To Be Continued
The Artifact Business
Collecting Team
A Man of Talent
One-Way Journey
Sunrise on Mercury
World of a Thousand Colors
Warm Man
Blaze of Glory
The Outbreeders
The Man Who Never Forgot
There Was an Old Woman
The Iron Chancellor
Delivery Guaranteed

More inexpensive ebook goodies!

You can now download Robert Silverberg's Lord Valentine's Castle, opening chapter in the bestselling Majipoor Cycle, for only 2.99$ by following this Amazon Associate link.

Here's the blurb:

He is a man with no past— a wanderer without memory of his origins. He calls himself Valentine. As a member of a motley group of entertainers, he travels across the magical planet of Majipoor, always hoping he will meet someone who can give him back what he has lost.

And then, he begins to dream--and to receive messages in those dreams. Messages that tell him that he is far more than a common vagabond—he is a lord, a king turned out of his castle. Now his travels have a purpose—to return to his home, discover what enemy took his memory, and claim the destiny that awaits him…

You can also get your hands on the digital edition of George R. R. Martin and Lisa Tuttle's Windhaven for only 2.99$ here.

Here's the blurb:

From #1 New York Times bestselling author George R. R. Martin and acclaimed author Lisa Tuttle comes a timeless tale that brilliantly renders the struggle between the ironbound world of tradition and a rebellious soul seeking to prove the power of a dream.

Among the scattered islands that make up the water world of Windhaven, no one holds more prestige than the silver-winged flyers, romantic figures who cross treacherous oceans, braving shifting winds and sudden storms, to bring news, gossip, songs, and stories to a waiting populace. Maris of Amberly, a fisherman’s daughter, wants nothing more than to soar on the currents high above Windhaven. So she challenges tradition, demanding that flyers be chosen by merit rather than inheritance. But even after winning that bitter battle, Maris finds that her troubles are only beginning. Now a revolution threatens to destroy the world she fought so hard to join—and force her to make the ultimate sacrifice.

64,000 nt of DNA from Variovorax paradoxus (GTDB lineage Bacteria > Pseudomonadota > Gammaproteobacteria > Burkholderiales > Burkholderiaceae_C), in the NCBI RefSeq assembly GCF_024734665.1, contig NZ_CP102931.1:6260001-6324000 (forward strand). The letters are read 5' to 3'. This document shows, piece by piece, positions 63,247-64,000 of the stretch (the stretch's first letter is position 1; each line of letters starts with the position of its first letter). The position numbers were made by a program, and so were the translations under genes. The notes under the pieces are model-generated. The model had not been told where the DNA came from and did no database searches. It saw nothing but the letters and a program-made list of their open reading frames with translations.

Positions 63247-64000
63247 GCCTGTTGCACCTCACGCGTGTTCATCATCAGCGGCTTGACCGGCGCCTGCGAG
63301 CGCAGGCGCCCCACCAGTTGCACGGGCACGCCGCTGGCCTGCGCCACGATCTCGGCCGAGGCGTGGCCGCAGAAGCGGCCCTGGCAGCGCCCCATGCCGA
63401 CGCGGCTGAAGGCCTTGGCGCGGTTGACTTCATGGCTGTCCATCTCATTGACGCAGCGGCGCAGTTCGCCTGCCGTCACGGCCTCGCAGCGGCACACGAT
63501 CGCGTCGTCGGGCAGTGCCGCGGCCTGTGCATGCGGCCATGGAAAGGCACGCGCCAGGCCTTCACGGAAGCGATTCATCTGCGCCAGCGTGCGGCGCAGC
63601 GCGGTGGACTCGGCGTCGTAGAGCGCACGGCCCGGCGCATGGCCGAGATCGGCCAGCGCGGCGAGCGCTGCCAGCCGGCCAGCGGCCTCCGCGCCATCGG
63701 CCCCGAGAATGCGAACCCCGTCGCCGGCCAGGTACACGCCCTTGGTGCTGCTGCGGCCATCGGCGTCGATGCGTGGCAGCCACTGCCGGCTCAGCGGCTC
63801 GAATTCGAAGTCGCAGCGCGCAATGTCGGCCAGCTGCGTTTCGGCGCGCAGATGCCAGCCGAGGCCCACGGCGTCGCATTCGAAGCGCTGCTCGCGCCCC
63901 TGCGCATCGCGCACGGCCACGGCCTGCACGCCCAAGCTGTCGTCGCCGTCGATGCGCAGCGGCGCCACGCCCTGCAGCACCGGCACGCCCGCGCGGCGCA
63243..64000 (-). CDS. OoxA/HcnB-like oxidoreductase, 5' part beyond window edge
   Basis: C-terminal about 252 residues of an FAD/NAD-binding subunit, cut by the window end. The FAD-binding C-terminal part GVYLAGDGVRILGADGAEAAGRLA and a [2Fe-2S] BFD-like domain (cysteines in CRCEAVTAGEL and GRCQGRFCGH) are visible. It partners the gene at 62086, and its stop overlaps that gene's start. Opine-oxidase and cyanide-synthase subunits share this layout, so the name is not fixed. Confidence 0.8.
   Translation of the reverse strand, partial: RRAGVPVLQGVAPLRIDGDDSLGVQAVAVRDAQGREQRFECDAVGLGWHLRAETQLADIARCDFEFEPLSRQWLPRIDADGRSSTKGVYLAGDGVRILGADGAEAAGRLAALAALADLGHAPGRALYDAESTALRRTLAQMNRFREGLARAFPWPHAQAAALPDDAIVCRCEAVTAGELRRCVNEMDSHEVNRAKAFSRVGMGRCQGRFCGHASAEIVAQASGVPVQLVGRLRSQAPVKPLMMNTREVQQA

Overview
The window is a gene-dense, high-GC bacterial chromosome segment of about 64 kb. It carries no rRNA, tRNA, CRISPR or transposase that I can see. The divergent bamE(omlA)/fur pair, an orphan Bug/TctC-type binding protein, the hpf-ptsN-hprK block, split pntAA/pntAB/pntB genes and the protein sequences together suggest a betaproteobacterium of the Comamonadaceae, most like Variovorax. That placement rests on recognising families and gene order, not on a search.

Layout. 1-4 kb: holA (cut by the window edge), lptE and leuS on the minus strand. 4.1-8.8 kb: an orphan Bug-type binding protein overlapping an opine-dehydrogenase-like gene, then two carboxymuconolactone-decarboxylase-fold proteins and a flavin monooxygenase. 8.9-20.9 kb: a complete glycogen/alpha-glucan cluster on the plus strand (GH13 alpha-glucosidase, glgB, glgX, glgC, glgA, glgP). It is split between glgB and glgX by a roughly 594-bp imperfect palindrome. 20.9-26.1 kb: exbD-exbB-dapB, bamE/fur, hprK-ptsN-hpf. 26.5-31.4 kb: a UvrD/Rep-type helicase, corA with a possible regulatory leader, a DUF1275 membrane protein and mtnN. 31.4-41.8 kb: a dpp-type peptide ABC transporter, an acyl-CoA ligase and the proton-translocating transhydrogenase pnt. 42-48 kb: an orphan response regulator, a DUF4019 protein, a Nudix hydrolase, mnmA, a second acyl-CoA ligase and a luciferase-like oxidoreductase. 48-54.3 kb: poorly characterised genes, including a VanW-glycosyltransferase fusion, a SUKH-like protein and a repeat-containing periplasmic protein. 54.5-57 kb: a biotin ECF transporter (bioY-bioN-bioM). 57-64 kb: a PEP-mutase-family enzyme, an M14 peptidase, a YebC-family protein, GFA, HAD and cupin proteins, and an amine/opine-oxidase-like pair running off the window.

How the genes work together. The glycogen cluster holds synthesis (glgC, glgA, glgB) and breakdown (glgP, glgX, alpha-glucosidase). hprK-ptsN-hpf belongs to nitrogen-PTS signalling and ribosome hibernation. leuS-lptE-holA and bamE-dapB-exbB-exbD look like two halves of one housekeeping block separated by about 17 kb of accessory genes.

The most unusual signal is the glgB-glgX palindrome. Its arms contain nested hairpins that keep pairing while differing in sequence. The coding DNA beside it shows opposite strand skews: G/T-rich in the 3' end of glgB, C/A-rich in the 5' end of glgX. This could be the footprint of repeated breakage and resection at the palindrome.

Quote of the Day

What I learned, as I looked back on those times, was that the lies are what sustained us. The lies kept us going. Gave us hope. Without lies we have to face the truth long before we are ready for it.

Long before we are prepared to fight it.

- KAMERON HURLEY, The Light Brigade (Canada, USA, Europe)

This week's New York Times Bestsellers (April 13th)

In paperback:

Stephen King's The Outsider is down six positions, ending the week at number 10 (trade paperback).

Margaret Atwood's The Handmaid's Tale returns at number 14 (trade paperback).

More inexpensive ebook goodies!

You can now download Miles Cameron's Cold Iron for only 1.99$ by following this Amazon Associate link. There is a price match in Canada.

Here's the blurb:

A young mage-in-training takes up the sword and is unwittingly pulled into a violent political upheaval, in the first book of this epic fantasy trilogy by Miles Cameron, author of The Red Knight.

Aranthur is a promising young mage. But the world is not safe and after a confrontation leaves him no choice but to display his skill with a blade, Aranthur is instructed to train under a renowned Master of Swords.

During his intensive training he begins to question the bloody life he's chosen. And while studying under the Master, he finds himself thrown into the middle of a political revolt that will impact everyone he's come to know.

To protect his friends, Arnathur will be forced to decide if he can truly follow the Master of Swords into a life of violence and cold-hearted commitment to the blade.

Mazes of Power

Labeled as a thoughtful work of sociological science fiction, Juliette Wade's debut novel scared me a little. Indeed, this is usually the sort of book that appeals to critics but puts the bulk of SFF fans to sleep. Advance blurbs mentioned that Mazes of Power featured phenomenal worldbuilding, so I finally decided to give it a shot.

And what a mistake it turned out to be. Mazes of Power is one of the most boring novels I have ever read. I wanted to quit early on, that goes without saying. But I had already announced that I was reading the book on Goodreads, so I elected to persevere, hoping that it would get better. Alas, it didn't. . .